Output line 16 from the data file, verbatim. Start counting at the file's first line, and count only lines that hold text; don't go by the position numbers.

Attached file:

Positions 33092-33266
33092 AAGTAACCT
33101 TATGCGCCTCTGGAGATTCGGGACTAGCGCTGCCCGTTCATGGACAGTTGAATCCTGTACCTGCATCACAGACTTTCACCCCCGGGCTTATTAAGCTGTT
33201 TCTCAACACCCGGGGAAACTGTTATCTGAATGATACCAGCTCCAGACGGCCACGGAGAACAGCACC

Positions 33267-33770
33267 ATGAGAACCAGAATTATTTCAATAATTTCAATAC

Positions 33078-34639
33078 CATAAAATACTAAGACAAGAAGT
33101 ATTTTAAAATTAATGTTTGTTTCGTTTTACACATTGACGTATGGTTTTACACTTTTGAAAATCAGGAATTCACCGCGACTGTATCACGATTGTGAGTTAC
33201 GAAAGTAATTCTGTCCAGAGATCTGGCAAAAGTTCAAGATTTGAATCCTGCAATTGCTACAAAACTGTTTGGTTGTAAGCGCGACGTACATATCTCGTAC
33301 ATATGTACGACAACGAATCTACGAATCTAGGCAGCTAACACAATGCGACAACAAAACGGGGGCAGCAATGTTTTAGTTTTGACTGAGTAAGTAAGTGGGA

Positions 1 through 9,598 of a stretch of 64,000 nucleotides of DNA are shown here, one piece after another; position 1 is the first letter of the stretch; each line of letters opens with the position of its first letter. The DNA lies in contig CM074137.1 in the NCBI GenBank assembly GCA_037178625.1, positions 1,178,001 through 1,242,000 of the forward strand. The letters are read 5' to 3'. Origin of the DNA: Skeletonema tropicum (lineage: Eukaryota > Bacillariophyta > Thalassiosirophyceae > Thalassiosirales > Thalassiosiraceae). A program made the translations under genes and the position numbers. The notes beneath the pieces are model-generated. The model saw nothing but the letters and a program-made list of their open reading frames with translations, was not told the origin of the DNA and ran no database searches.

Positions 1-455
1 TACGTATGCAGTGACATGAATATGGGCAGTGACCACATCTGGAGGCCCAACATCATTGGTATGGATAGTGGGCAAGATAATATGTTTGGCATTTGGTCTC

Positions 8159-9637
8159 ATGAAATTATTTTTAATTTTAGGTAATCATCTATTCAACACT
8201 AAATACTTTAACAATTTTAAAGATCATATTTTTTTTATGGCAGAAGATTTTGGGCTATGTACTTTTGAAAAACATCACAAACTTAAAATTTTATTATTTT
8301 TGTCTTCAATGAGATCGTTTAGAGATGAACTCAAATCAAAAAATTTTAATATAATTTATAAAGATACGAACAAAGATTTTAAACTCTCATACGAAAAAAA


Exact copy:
8159 ATGAAATTATTTTTAATTTTAGGTAATCATCTATTCAACACT